Lynne Sargent -- Your Body as a Haunted House, or When the Ghost Moves In

Sometimes, you don’t notice when a ghost moves in. It gets hard to keep track of two homes: the one you are, and the one you live in. You’re moving into your first home when it happens, and the ghost shows up inside you, a most unwelcome guest. Your knee goes out carrying boxes up the stairs, and you groan at the cracking, really wishing today wasn’t a day for making your body a home for yet more uninvited inhabitants in turn. 

You’ve already made uneasy peace with the little monkey spirit that’s stolen a shard of bone from your ankle, that likes to swing from your fibularis brevis from time to time. He tolerates the physio exercises, and only really complains when you hike more than ten kilometers at a time, which would seem fair if it wasn’t your body first.

You’ve also figured out the hot and cold war (and drawn the battlelines) with the crotchety old woman who moved into the cartilage of your feet when you weren't yet eighteen– you know the kind, who yells at her neighbors just for living. She’s decreed: no dancing on your toes, no heels higher than two inches, but when you’re tired of her screaming and complaining at least you can bind her up in tape and stuff her away so her banging and screeching is mostly muted. 

But the knee guy, on move-in day, that’s a real bummer. At first you hope he’s just a visitor passing by, maybe on his way to a marathon runner or a warrior in need of a wife and retirement. You never expect even the travelling ones to be good houseguests, so you hire an exorcist anyways (much more effective than a doctor, in your opinion). A few good rituals and only a little bit of wailing later the knee guy is like an old friend. The exorcist says that you guys are in fact long-time acquaintances, he’s been hiding out for decades and there’s no evicting him now. 

You decide to call knee guy Frank, and worry over your childhood for a week until you remember the story you always tell about your stage fright– when you tripped and fell the first time you were in front of a crowd, and tendons separated from ligaments, kneecap popping off until someone in the crowd came up onto the stage and put you back together again like you were Humpty Dumpty. You guess that at the time your wailing was too much to notice Frank’s arrival, and like so many things from childhood, he was eventually forgotten in the shuffle.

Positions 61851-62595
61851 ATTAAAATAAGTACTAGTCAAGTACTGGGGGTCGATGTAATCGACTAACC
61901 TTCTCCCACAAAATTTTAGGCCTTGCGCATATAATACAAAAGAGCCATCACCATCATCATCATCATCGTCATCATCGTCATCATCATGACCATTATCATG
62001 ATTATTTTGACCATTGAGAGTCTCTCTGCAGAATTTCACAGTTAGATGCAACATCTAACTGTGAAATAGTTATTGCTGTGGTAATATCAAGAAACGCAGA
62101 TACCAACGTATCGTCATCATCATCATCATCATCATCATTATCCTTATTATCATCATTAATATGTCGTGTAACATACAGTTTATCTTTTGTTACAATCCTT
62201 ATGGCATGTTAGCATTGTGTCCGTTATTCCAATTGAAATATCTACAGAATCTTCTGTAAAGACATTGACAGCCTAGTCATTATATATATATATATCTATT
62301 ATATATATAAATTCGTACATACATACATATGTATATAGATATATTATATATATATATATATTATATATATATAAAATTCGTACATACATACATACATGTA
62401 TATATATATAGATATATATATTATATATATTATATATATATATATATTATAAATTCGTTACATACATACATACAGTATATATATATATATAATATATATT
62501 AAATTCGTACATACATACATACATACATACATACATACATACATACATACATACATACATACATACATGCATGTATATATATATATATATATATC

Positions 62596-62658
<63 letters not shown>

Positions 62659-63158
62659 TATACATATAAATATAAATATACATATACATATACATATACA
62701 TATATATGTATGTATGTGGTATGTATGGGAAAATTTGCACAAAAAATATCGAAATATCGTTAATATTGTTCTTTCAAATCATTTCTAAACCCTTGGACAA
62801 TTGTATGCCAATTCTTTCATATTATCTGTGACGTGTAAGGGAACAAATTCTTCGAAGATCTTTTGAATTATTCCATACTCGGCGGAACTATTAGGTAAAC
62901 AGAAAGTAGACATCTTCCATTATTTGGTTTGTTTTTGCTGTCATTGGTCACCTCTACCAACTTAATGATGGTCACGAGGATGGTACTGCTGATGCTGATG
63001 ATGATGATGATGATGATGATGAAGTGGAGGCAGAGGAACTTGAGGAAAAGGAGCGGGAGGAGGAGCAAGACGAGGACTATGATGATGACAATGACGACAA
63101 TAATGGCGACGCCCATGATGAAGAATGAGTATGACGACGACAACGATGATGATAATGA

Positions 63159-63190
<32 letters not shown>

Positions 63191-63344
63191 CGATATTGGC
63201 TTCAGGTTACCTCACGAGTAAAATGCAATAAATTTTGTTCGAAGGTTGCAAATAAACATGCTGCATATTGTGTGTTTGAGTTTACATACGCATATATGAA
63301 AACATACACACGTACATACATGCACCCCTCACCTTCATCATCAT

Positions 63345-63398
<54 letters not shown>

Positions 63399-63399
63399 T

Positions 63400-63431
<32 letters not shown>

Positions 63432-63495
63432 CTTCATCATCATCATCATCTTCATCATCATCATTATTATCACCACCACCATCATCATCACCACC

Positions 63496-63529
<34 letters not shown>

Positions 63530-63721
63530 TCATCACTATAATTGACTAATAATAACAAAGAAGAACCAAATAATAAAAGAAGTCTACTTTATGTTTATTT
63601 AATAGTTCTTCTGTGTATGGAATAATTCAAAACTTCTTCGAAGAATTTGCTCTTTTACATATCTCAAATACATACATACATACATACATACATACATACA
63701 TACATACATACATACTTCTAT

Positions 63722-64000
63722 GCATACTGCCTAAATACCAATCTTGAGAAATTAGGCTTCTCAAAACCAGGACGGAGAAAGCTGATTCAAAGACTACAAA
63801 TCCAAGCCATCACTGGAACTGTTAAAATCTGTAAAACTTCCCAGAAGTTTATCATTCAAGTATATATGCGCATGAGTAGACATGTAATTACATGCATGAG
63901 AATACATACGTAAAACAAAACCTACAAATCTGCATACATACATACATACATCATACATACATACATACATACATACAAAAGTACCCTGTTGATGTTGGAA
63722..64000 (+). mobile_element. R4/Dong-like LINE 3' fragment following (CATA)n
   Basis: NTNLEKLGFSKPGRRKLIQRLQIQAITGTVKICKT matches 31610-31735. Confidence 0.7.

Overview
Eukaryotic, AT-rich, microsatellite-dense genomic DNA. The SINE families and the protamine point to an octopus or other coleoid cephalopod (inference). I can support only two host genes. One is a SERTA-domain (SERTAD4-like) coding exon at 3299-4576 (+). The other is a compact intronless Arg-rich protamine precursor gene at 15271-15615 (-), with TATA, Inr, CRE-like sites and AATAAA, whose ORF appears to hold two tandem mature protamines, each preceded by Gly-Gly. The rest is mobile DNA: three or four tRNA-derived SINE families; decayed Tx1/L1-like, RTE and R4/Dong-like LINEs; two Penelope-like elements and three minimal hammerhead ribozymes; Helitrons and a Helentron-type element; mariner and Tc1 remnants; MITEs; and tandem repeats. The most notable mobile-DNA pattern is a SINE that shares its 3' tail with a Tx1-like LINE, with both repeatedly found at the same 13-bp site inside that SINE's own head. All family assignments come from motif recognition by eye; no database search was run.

Hauntings only stay forgotten for so long.

It makes you start to wonder: are there other ghosts you simply haven’t noticed? That don’t make themselves disruptive enough on the regular for you to bother forming any kind of relationship– antagonistic or otherwise?

Then one day your fatigue turns into a pounding behind your eyeballs and you realize that it just might be a poltergeist. Once you finally get them to stop throwing things, you realize exactly how much you’ve been doing for the last decade to keep their temper tantrums from starting in the first place– placating with caffeine, cajoling with massages and mindfulness.

You also realize the fungal-like growth of your endometriosis might have a multi-dimensional ectoplasm-like stickiness to it, strangling your intestines and poisoning the wine of your pleasure with a bitter, cramping aftertaste. You suppose it makes sense that people believe in menstrual pain about as much as they believe in aliens.

You even begin to wonder if the steady blurring of your vision might be a careless child’s spirit trying to play a game of peekaboo, twisted by the fact that your body isn’t the house she remembers and you certainly aren’t her mommy. Or else, it’s a veteran, someone who's seen the horror of the world and paternalistically (and resultingly, unlovingly) wishes to keep you from it by softening the edges of all you see, just a little bit.

All this realization, from a long-forgotten dislocation. 

The cohabitation of this house that you are isn’t easier for this knowledge. Every year the rooms of grow more cramped, tibia and stomach, spine and cranium. It seems each joint has its own squatter, all of them making their idiosyncratic desires known.  But perhaps there is some comfort, as you get closer to the end, that you aren’t alone. So many have moved in over the years. You’ve learned to keep the hidey holes of your consciousness secret, strewn about carpets for soundproofing (alongside taking your meds), tried not to get too aggressive with sicky notes about the cleaning or the noise, carefully scheduled cooking times in the kitchen and subdivided the fridge. The chore chart will always be chaos but the disrepair is a livable kind. Until it isn’t.

Then, there is a crack. You steel yourself, ready for, if not comfortable with, this final, anticipated breaking. But nothing comes. 

You realize: the home that you are was only ever one you yourself lived in. This isn’t the last breaking after all. 

It’s merely, finally, agonizingly, the end of the first.